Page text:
Video Shows How Glass Frog Expels Wasps Off Its Egg Clutch
September 16, 2015
Glass frogs are largely arboreal and live along bodies of water such as rivers and streams in montane cloud forests.
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The glass frog is a tiny little amphibian of th family Centrolenidae that can be found in the rain forests of Central America, including Costa Rica, Panama, Venezuela, Colombia, Ecuador, and Peru. There are more than 100 known species of these frogs, which are primarily nocturnal and arboreal.
NatGeoWild, one of the few channels that broadcast actual science -based shows, released a clip of a male glass frog protecting its nest of eggs from predators. In this particular case, the little frog protects his eggs from rain forests wasps.
NatGeoWild calls him a little ninja frog because of the way he expels the wasps from his clutch of eggs. The little frog kicks the wasps as they crawl upon the eggs with his hind feet, which are pretty powerful given the little frog’s size. It is a cool clip that shows an interesting defense mechanism that the little glass frog uses to protect his babies.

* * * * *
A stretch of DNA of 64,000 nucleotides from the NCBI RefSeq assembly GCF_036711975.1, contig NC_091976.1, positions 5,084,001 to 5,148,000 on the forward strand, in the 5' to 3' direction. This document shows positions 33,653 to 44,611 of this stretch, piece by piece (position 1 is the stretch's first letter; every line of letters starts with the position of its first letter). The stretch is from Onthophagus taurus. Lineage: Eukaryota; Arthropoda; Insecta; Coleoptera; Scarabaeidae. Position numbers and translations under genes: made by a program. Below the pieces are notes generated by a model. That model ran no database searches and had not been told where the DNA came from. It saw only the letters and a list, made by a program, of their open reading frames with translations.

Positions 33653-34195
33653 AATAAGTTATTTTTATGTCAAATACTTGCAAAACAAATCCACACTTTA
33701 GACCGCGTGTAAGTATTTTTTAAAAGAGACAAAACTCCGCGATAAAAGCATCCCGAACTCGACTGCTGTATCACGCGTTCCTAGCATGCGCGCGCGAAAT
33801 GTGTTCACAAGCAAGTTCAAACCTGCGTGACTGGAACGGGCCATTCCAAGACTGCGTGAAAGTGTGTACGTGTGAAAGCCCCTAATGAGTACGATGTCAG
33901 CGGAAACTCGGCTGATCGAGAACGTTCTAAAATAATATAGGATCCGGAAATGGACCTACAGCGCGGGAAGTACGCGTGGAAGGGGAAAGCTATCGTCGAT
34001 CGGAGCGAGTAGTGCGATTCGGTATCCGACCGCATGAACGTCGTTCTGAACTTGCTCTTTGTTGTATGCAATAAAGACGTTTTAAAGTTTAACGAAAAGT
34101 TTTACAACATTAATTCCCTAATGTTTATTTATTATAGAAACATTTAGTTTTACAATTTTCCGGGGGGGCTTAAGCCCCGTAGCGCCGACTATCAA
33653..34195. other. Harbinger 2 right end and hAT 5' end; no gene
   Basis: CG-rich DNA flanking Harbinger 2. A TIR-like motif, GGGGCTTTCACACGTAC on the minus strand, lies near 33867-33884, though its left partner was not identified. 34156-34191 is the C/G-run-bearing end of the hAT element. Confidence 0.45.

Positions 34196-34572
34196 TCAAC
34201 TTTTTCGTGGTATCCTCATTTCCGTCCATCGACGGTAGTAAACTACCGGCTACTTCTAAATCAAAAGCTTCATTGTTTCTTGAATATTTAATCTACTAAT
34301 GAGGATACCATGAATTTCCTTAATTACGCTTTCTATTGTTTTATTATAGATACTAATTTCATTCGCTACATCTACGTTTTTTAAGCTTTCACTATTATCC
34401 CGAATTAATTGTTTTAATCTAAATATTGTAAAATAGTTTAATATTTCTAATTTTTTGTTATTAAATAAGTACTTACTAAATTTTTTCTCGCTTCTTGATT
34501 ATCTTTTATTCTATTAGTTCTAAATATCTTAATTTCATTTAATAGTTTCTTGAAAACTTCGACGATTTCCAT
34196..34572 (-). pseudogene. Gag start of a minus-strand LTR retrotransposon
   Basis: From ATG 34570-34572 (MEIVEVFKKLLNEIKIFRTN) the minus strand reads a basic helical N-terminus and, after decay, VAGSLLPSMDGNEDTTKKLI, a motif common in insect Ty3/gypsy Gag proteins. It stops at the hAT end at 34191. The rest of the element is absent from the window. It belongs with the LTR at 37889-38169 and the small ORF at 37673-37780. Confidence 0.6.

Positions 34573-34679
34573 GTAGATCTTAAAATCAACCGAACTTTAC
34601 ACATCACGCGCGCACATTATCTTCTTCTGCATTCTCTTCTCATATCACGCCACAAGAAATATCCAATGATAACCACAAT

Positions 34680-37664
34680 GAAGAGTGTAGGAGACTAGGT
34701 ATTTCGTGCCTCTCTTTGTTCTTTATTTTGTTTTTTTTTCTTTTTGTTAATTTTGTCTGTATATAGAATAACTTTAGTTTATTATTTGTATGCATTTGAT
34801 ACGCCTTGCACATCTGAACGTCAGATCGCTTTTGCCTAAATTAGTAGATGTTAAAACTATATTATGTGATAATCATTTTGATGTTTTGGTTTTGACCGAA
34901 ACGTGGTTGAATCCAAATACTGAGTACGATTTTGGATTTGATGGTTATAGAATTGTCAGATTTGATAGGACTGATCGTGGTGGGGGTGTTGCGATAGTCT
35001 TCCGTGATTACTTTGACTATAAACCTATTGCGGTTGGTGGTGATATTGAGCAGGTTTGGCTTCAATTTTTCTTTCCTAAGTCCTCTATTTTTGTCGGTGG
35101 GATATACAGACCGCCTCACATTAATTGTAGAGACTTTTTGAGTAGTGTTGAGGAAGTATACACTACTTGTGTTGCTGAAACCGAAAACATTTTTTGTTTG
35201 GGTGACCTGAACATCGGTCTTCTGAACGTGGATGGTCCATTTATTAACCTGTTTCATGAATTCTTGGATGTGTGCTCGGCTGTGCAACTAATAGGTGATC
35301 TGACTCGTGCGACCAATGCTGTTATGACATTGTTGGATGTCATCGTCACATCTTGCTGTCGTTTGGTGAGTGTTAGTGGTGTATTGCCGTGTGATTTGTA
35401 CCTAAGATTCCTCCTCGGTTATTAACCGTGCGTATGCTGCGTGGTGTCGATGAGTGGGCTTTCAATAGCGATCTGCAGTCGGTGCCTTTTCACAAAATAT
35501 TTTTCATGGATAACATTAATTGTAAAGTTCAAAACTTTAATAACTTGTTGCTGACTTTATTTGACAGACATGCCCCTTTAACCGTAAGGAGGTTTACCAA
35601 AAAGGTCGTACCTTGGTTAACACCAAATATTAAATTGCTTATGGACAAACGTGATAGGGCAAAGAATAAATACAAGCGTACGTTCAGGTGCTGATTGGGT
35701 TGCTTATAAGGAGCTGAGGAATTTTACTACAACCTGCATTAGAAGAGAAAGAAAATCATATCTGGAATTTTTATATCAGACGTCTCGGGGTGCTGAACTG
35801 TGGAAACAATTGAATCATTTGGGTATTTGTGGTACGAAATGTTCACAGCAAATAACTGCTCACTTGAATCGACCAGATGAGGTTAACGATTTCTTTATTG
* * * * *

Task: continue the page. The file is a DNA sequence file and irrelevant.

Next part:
Glass frogs are largely arboreal and live along bodies of water such as rivers and streams in montane cloud forests. They lay their eggs outside of water, on leaves or shrubs that hang above water. They keep their eggs moist by transferring moisture from their skin to the eggs to ensure they don’t dry out. As the eggs hatch into tadpoles they drop into the water below the nest.
John Virata keeps a western hognose snake, a ball python, two corn snakes, a king snake, and two leopard geckos. His first snake, a California kingsnake, was purchased for $5. His first pet reptile was a green anole that arrived in a small box via mail order. Follow him on Twitter @johnvirata